A Toronto theatre director endures a series of creative and personal travails in this affecting and typically inventive new film from Festival favourite Ingrid Veninger (MODRA, i am a good person/i am a bad person).
The Animal Project
Canadian indie queen Ingrid Veninger returns to the Festival with her most controlled film yet, a partially improvised tale driven by an ensemble cast. At the centre is frustrated theatre director Leo (Aaron Poole, one of Toronto's finest actors), whose recent sessions with what he calls his "misfit" troupe have stalled creatively. One of the actors, Saul (Joey Klein), is an ex-lover Leo still has unresolved feelings about — who responds to all of his suggestions with withering smirks and nasty asides. Leo's also having trouble with his teenage son, Sam (Jacob Switzer); the ongoing tension between them seems to mean they're growing apart.
One night, alone and trying to find solutions to his problems, Leo hits on an idea, or rather, rediscovers one. In one of his old short films, The Bunny Project, a preteen Sam, dressed in a bunny suit, discussed his feelings about the world and wandered around Toronto offering free hugs. Putting his actors in costume and sending them out into the real world may spark the kind of engagement they've been lacking. Or so Leo hopes.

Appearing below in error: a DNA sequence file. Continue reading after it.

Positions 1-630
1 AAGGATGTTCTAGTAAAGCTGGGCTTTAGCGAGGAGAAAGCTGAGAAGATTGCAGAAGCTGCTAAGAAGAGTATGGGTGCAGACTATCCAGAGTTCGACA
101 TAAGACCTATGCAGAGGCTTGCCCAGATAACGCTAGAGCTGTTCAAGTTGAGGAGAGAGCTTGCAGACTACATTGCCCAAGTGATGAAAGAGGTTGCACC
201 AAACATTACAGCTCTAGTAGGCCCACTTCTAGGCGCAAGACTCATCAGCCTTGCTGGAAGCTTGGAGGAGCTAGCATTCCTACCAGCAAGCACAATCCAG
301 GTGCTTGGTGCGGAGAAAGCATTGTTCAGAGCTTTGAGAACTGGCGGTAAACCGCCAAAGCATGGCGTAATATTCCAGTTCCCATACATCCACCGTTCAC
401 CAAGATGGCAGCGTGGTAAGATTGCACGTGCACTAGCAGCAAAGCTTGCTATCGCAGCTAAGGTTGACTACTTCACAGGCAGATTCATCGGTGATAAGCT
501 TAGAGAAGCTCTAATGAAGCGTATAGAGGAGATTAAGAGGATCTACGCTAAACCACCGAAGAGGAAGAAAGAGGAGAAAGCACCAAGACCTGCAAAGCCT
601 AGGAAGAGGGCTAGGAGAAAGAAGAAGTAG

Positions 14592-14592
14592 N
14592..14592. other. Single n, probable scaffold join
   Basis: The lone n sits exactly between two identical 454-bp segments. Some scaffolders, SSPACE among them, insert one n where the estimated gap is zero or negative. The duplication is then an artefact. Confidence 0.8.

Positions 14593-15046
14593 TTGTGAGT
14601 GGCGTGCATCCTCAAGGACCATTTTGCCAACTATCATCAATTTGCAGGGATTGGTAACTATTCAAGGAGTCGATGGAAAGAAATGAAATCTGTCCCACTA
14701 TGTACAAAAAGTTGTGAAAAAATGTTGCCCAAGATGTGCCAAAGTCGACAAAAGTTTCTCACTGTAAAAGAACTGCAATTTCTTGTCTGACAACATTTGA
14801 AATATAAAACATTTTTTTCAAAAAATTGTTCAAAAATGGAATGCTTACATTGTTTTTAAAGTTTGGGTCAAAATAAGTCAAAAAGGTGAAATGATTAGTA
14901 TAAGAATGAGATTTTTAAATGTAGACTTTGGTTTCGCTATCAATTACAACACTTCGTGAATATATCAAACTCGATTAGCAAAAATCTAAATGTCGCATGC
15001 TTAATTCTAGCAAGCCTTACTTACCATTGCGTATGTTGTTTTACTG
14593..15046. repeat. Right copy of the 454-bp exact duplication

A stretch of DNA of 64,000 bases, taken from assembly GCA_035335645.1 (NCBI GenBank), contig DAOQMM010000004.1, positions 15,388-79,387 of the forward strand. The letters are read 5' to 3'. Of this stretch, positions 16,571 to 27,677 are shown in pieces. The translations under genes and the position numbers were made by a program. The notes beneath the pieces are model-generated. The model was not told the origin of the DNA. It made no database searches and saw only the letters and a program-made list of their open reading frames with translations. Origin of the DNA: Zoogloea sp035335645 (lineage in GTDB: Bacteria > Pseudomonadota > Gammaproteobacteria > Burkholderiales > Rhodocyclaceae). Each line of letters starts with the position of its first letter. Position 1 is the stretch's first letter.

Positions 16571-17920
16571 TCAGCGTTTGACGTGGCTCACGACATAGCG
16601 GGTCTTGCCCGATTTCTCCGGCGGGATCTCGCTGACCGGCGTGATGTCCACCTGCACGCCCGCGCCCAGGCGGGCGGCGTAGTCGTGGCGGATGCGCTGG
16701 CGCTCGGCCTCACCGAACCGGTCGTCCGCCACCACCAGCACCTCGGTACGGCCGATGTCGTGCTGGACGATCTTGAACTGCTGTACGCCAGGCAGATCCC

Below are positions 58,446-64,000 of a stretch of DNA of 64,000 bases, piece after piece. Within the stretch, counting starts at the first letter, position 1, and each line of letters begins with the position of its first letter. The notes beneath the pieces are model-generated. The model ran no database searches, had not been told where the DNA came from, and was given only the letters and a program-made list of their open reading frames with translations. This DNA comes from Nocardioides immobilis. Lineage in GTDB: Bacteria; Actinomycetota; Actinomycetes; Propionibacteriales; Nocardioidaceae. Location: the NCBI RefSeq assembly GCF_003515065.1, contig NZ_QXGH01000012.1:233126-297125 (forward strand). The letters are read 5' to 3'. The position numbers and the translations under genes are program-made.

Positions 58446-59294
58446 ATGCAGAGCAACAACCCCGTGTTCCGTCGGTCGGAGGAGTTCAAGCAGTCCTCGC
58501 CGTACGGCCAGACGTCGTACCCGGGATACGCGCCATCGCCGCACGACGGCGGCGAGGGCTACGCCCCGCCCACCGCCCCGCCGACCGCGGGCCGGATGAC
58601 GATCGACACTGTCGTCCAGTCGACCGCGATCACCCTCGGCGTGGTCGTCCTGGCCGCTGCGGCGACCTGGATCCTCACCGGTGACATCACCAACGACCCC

The Animal Project is about how day-to-day
life can make us lose sight of the big
picture — and about the difficulty of separating
the personal and the professional.
Leo's problems at work cause him to lash
out at Sam, who's working through his own
stuff. That frustration at home only makes
Leo more ornery with the troupe (which
includes 2013 TIFF Rising Star Johnathan
Sousa), all of whom have been struggling
with their own emotional baggage. The
Animal Project is a telling reminder that we
can try to hide from our problems, but they
certainly aren't going to hide from us.